What Do People Mean When They Say “From Scratch”?

What Do People Mean When They Say

I’ve been curious about the meaning of the phrase “from scratch” recently—especially as it pertains to technology. We don’t really use the phrase in tech, except perhaps to describe the “reinventing of the wheel.” That said, I was curious what others thought about it.

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Classroom Activity

Recently, I was introducing the idea of abstraction to my students. Inevitably, this concept leads to the idea of layering, where one piece of technology is built on another.

As a part of introducing this idea, I had the students pick out some technology that they use regularly. There were a variety of choices from laptops to phones to video games. Once they figured out what tech they use, I asked them to see if they could describe what’s “under-the-hood”. In other words, how do these pieces of tech actually work?

This discussion worked well, but I wanted to link the role of the software developer more explicitly. So, I reframed the question as: imagine you were developing this piece of technology, how would you do it? Naturally, this conversation led to all the tools “under-the-hood” for tech like video games and TikTok.

By the end of the day, I had run this activity about three times, finally honing in on a good flow in the latest class. By that point, I was introduced to this idea of “building something from scratch.” After all, the whole point of abstraction is to layer your work on work that already exists. No one builds a video game from scratch, right?

Drawing a Parallel to the Real World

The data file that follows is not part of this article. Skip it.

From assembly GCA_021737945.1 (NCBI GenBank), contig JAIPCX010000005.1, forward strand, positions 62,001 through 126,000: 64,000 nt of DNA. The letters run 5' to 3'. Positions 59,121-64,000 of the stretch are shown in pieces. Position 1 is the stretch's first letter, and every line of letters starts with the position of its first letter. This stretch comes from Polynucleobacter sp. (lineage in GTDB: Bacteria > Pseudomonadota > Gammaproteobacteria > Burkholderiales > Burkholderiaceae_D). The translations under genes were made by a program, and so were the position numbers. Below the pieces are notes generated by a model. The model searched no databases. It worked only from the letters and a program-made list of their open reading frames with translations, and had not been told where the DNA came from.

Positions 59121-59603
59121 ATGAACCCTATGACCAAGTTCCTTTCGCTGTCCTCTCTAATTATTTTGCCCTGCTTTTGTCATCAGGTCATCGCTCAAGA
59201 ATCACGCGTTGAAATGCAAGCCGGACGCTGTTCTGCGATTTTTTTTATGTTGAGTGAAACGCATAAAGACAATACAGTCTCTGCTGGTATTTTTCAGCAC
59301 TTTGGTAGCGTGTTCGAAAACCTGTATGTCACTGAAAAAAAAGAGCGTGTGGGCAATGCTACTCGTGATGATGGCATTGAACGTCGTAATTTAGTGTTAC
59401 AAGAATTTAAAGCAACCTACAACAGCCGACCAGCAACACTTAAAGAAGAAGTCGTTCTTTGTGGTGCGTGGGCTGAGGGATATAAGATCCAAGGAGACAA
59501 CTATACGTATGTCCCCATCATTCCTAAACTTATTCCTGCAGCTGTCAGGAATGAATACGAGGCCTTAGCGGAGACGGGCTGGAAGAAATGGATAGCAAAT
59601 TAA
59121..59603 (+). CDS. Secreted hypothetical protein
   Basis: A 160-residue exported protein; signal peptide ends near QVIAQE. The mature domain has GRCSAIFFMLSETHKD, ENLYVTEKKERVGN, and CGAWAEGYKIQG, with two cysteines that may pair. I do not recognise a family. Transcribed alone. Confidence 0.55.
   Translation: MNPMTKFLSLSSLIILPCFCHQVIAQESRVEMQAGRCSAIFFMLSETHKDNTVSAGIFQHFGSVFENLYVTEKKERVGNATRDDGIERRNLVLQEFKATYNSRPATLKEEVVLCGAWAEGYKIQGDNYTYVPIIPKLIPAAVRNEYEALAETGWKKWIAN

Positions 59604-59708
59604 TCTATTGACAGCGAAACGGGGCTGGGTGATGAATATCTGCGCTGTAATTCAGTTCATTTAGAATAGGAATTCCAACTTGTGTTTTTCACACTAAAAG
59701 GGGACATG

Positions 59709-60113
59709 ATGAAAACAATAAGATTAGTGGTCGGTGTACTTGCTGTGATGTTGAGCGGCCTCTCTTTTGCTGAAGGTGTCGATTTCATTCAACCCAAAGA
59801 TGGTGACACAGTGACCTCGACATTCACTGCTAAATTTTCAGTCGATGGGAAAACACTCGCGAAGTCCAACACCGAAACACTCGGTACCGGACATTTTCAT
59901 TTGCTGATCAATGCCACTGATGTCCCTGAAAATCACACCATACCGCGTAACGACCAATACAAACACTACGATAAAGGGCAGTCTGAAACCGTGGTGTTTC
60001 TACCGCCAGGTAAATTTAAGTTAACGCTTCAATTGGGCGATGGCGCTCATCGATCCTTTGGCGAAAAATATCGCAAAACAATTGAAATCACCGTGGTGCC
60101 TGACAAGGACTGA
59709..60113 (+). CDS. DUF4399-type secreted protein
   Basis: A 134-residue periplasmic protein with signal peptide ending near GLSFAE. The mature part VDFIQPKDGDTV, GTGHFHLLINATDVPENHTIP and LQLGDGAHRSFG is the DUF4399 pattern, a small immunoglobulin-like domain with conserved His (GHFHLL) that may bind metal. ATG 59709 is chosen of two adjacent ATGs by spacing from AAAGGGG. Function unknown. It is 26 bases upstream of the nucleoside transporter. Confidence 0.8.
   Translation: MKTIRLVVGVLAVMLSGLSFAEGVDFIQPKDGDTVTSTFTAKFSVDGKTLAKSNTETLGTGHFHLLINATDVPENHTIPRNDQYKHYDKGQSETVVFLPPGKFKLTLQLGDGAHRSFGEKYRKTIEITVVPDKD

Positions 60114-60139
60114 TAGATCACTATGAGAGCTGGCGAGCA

When folks use the phrase “from scratch,” my mind immediately goes to baking. For instance, you often hear people ask, “did you make these muffins from scratch?” Of course, what I think this means in the context of baking is making the baked good from the base ingredients (i.e., nothing is prepared ahead of time). But, is that really from scratch? I have to imagine that most folks buy their ingredients from a store. They don’t farm them. In that case, is it really from scratch?

Then, we sometimes hear the phrase in other contexts. For instance, the phrase is sometimes used to refer to businesses that are built from the ground up (i.e., no initial investments, no starting capital, just labor). But, of course, this is also a sort of silly phrase in that there are really no self-made business folksOpens in a new tab.. Not to go on some leftist rant, but businesses require labor and customers, not to mention knowledge and skills which are unlikely to be completely self-learned in isolation. Hell, they probably used roads, right?

All of this is to say that the phrase “from scratch” requires a line to be drawn somewhere. In other words, at what point does a creation become “from scratch”? I’m not sure I know, but I did pose this question to my students out of curiousity.

Making a Program From Scratch

When I posed the idea of making a program from scratch to my students, it seemed that a lot of students felt like assembly would be the line. In other words, if you can create something using just assembly, then you’re some tech wizard.